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Could health recommendation lead to marijuana ads on TV, radio in Arizona?

TV and radio stations in Arizona are monitoring a new recommendation from the Department of Health and Human Services that begins a process that could lead to cannabis advertising on the air.

The recommendation is for the Drug Enforcement Agency to reclassify marijuana from a Schedule 1 drug — the same group as heroin and meth — to Schedule III, a group that includes Tylenol with codeine and testosterone. 

“Our position is very simply, if marijuana is legal to use in Arizona, local media should be able to partner with those businesses to do smart, ethical and safe advertising,” said Chris Kline, president and CEO of the Arizona Media Association.

Broadcast stations are licensed by the Federal Communications Commission and must follow federal law, which prohibits advertising of Schedule I drugs, which are described as having no accepted medical use and a high potential for abuse.

Reuters reports that nearly 40 U.S. states have legalized marijuana use in some form, but it remains completely illegal in some states and at the federal level. In Arizona, medical and recreational marijuana use is legal for people 21 and older.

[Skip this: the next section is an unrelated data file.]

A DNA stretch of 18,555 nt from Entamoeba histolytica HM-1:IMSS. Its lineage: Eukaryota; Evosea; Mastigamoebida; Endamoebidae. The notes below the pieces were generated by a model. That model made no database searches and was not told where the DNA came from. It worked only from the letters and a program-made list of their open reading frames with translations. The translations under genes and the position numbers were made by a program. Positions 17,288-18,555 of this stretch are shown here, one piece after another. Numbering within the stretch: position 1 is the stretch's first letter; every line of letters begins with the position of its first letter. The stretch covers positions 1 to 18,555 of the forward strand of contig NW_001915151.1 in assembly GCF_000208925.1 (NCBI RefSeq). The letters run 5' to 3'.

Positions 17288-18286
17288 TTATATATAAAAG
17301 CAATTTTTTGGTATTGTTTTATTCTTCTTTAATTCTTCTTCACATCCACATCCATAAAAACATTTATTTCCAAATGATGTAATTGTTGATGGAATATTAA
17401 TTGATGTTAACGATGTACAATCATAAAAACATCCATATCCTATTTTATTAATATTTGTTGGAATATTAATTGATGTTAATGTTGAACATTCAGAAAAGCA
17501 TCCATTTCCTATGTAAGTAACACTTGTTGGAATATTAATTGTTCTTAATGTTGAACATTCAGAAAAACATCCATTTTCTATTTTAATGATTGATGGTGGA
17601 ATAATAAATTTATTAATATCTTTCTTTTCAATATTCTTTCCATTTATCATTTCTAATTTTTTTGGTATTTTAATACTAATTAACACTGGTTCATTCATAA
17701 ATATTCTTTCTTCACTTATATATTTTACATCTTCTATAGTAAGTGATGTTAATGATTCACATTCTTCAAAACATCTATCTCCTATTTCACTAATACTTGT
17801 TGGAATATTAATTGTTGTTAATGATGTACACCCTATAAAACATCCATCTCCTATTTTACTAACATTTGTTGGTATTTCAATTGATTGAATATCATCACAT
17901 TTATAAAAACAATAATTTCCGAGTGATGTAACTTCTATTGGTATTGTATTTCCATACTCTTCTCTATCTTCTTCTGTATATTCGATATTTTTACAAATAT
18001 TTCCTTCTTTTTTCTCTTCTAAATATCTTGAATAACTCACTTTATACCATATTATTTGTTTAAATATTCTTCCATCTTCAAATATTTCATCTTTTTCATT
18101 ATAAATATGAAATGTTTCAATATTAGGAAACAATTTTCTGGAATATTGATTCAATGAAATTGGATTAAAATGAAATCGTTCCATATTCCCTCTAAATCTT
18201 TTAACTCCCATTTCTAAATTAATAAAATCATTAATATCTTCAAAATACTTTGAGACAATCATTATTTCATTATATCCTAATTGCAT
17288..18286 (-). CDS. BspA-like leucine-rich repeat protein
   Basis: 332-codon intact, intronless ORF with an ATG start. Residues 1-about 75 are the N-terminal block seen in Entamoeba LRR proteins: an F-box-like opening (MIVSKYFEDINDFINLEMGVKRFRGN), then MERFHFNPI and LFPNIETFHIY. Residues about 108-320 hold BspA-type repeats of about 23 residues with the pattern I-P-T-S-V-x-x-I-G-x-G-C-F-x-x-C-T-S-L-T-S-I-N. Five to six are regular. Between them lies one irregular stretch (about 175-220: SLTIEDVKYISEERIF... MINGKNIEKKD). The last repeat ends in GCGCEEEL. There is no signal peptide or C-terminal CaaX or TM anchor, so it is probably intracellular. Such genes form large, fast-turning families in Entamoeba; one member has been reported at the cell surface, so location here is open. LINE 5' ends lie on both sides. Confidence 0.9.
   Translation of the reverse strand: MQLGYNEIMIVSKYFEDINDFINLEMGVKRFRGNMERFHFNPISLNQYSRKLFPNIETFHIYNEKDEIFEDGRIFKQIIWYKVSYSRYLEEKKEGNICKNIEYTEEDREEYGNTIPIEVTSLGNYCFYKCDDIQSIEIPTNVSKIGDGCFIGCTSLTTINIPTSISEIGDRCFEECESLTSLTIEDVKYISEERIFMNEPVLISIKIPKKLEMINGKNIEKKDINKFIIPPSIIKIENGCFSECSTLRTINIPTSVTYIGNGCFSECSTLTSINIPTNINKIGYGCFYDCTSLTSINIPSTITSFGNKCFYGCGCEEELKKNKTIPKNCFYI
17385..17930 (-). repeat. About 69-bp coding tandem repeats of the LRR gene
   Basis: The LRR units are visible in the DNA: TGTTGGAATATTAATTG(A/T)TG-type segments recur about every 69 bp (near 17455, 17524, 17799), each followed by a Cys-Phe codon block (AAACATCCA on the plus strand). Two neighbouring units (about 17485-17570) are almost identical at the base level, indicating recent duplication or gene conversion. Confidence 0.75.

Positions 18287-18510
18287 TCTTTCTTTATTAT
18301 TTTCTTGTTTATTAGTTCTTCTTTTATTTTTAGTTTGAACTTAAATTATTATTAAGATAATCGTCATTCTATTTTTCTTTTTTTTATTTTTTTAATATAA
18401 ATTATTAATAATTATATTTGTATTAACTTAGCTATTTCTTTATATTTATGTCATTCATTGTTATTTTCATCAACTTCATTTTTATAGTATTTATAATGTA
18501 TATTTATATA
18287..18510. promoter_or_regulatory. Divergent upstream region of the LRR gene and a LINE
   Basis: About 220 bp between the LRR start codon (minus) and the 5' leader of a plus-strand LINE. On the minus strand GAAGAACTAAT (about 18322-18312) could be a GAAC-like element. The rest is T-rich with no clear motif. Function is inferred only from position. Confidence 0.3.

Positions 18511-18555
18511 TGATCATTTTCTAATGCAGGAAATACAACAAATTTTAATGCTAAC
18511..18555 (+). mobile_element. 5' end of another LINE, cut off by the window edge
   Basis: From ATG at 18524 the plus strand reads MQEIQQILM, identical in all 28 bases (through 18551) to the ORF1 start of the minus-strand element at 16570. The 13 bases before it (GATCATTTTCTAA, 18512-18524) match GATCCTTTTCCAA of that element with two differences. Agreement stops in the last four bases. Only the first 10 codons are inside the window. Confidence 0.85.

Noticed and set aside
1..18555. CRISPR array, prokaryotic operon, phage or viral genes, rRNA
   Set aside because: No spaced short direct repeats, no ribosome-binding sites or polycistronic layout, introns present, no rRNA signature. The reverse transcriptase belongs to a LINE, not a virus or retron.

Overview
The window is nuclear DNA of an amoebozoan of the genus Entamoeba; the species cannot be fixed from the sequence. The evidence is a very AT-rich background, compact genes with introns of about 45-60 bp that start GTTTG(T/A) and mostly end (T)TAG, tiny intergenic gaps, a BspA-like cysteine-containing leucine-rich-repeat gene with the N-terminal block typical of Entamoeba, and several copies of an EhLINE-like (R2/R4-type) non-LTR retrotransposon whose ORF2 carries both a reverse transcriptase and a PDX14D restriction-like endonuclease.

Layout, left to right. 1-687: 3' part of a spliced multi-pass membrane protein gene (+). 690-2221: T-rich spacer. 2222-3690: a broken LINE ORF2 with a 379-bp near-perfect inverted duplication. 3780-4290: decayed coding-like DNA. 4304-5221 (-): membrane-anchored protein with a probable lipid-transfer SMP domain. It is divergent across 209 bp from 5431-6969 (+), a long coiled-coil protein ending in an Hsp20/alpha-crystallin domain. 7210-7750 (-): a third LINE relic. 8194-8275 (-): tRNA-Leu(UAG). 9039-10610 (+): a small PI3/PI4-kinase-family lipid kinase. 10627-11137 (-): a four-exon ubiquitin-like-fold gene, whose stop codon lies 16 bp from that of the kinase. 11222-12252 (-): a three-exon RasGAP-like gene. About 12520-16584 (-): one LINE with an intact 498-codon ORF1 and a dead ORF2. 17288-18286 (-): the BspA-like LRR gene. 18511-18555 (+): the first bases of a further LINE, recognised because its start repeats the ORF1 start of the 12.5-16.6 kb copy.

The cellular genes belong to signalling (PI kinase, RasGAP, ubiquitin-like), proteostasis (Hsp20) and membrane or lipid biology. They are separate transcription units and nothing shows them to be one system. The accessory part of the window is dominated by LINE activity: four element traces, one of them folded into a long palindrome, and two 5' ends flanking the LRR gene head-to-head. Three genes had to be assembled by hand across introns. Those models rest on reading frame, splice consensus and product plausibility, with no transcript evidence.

'Smart and educational advertising'

“I can now share that, following the data and science, @HHSGov has responded to @POTUS’ directive to me for the Department to provide a scheduling recommendation for marijuana to the DEA," said Health and Human Services Director Xavier Becerra on the social media site X, formerly known as Twitter, Wednesday. "We’ve worked to ensure that a scientific evaluation be completed and shared expeditiously.”

Kline said the DEA will conduct its own review and, if the agency agrees with the recommendation, it will begin a process to change its rule. 

“What we’re not trying to do through this process is suggest that local media endorses marijuana use,” he said. “What we are trying to say is that if marijuana is legal to use in Arizona that local TV and radio stations should be able to — and need to partner with those businesses —  to do that smart and educational advertising. Yes, it will create opportunity for these local TV and radio stations at a time when revenue is not what it used to be and when local news is struggling in ways it wasn’t 10 years ago.”

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As a senior field correspondent, Christina Estes focuses on stories that impact our economy, your wallet and public policy.